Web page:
After uproar, Donald Trump dials back remark about 'punishment' for women who have abortions
Well, that was fast.
GOP front-runner Donald Trump said Wednesday there should be "some form" of punishment for women who have abortions.
Less than three hours later, he backed down, saying that if abortion becomes illegal, "the doctor or any other person" performing the surgery should be held legally responsible, "not the woman."
The about-face came after widespread outrage followed his initial remarks, delivered in a heated exchange with MSNBC commentator Chris Matthews during a Wisconsin town hall gathering.
Trump, who previously supported abortion rights, now supports making the procedure illegal. Pressed by Matthews on how such a ban would be enforced, Trump seemed to dodge the question.
"I am pro-life," the caustic billionaire replied.
"You're about to be chief executive of the United States. Do you believe in punishment, yes or no?" Matthews asked.
After a few more exchanges, Trump said, "The answer is there has to be some form of punishment."
"For the woman?" said Matthews.
"Yes, there has to be some form," Trump answered.
And then the Internet lit up with bipartisan criticism.
We can't let someone with this much contempt for women's rights anywhere near the White House.https://t.co/OjU9gRwsxo— Hillary Clinton (@HillaryClinton) March 30, 2016
Texas Sen. Ted Cruz, Trump's Republican rival for the nomination, said, "Once again, Donald Trump has demonstrated that he hasn't seriously thought through the issues, and he'll say anything just to get attention."
Democratic candidate Hillary Clinton posted on Twitter, "Horrific and telling."
Ohio Gov. John Kasich predicted that Trump would recant without saying the word recant.
"Probably Donald Trump will figure out a way to say he didn't say it, or he was misquoted, or whatever," Kasich told MSNBC.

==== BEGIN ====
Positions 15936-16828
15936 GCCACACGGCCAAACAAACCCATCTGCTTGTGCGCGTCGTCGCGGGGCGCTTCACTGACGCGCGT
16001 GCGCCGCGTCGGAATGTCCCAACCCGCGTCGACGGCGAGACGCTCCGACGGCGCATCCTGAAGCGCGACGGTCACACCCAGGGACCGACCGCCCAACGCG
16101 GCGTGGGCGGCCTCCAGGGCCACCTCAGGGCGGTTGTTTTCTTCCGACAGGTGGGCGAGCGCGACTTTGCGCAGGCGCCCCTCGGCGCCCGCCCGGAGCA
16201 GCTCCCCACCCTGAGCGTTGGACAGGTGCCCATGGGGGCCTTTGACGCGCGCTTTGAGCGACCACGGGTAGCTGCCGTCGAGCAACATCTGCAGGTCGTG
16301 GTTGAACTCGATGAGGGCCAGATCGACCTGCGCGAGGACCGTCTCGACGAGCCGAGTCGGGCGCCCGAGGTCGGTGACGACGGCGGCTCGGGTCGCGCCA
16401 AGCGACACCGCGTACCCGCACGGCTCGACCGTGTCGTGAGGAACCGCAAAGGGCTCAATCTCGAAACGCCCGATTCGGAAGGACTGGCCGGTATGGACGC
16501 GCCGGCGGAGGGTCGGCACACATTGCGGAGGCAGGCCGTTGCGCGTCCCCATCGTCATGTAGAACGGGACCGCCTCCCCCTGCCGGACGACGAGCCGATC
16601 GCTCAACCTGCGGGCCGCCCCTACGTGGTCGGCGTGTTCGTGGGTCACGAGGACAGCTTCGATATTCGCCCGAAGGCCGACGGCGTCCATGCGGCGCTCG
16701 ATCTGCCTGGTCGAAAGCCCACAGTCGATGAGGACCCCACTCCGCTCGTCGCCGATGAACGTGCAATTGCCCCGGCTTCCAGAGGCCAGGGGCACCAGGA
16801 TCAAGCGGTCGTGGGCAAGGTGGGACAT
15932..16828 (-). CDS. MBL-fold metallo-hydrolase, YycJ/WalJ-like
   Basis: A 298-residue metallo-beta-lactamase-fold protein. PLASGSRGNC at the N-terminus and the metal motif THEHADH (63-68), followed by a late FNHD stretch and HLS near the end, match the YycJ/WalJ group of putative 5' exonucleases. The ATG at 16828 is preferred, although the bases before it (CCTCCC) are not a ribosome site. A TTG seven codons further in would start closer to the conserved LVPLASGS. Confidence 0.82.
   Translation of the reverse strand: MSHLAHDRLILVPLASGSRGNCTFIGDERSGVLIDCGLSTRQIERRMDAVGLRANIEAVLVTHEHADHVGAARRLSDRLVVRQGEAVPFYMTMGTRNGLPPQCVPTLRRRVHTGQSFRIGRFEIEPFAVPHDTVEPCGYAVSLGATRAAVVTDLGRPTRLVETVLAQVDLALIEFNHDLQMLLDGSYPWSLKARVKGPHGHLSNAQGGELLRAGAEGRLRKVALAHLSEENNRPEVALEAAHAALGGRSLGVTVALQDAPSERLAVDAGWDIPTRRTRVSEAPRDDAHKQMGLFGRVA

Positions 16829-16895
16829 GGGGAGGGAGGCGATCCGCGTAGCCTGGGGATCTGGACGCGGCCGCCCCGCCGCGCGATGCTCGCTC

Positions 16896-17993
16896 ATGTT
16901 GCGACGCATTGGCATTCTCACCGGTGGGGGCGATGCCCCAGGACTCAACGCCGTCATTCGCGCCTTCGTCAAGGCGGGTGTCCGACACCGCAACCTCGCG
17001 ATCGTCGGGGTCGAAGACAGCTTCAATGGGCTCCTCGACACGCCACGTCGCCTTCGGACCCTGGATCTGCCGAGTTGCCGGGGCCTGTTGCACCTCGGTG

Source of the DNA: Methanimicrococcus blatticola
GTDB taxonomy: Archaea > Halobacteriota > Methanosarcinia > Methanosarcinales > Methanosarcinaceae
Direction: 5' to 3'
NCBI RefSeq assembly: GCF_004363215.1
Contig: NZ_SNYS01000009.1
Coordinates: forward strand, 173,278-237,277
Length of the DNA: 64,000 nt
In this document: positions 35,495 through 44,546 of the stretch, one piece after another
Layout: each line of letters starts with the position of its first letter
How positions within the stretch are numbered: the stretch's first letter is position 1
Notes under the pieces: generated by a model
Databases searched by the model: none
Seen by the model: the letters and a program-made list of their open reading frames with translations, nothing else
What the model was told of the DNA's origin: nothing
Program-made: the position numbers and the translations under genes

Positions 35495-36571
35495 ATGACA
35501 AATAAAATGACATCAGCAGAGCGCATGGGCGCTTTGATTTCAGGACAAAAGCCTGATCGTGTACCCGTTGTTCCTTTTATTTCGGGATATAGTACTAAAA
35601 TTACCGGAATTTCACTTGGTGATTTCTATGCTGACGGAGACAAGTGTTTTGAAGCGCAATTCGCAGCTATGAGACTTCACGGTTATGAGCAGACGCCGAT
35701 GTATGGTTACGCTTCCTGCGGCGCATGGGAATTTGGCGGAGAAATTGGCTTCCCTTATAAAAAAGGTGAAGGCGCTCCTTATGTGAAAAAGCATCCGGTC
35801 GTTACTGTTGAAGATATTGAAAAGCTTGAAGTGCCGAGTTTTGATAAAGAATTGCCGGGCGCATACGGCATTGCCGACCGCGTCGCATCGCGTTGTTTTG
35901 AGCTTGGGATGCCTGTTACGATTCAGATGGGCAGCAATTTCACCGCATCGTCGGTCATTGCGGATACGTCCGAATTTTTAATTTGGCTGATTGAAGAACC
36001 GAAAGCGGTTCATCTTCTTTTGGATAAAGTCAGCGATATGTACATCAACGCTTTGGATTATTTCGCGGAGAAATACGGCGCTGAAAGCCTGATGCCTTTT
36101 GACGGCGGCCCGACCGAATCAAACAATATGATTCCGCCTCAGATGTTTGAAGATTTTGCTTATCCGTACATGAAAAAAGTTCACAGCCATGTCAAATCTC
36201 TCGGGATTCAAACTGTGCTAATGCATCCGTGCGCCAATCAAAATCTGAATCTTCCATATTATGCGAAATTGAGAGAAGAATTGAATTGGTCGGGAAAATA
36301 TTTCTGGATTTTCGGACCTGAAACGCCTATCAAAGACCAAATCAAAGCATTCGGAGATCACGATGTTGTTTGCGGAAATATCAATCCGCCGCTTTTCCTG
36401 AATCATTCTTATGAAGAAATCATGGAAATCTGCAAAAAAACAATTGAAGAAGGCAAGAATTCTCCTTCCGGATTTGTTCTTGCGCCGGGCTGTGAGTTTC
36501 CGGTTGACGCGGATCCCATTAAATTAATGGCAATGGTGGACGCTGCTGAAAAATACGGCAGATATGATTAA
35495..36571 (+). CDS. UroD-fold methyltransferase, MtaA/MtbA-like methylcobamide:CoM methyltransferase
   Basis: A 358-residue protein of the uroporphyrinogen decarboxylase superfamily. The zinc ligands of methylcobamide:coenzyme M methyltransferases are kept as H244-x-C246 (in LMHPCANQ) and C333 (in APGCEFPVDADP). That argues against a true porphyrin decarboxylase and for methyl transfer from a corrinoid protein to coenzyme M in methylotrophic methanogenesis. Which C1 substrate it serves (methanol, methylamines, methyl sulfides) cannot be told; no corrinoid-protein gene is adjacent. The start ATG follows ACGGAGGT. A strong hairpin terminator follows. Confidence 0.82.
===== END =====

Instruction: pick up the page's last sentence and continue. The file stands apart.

He was right.
Trump's campaign issued two clarifications Wednesday afternoon. The second, more lengthy statement read:
"If Congress were to pass legislation making abortion illegal and the federal courts upheld this legislation, or any state were permitted to ban abortion under state and federal law, the doctor or any other person performing this illegal act upon a woman would be held legally responsible, not the woman," Trump said in the revised statement. "The woman is a victim in this case as is the life in her womb. My position has not changed - like Ronald Reagan, I am pro-life with exceptions."
But even anti-abortion groups took umbrage with Trump's original remarks.
"Mr. Trump's comment today is completely out of touch with the pro-life movement and even more with women who have chosen such a sad thing as abortion," said Jeanne Mancini, the president of the March for Life Education and Defense Fund.
"Being pro-life means wanting what is best for the mother and the baby," she said. "No pro-lifer would ever want to punish a woman who has chosen abortion."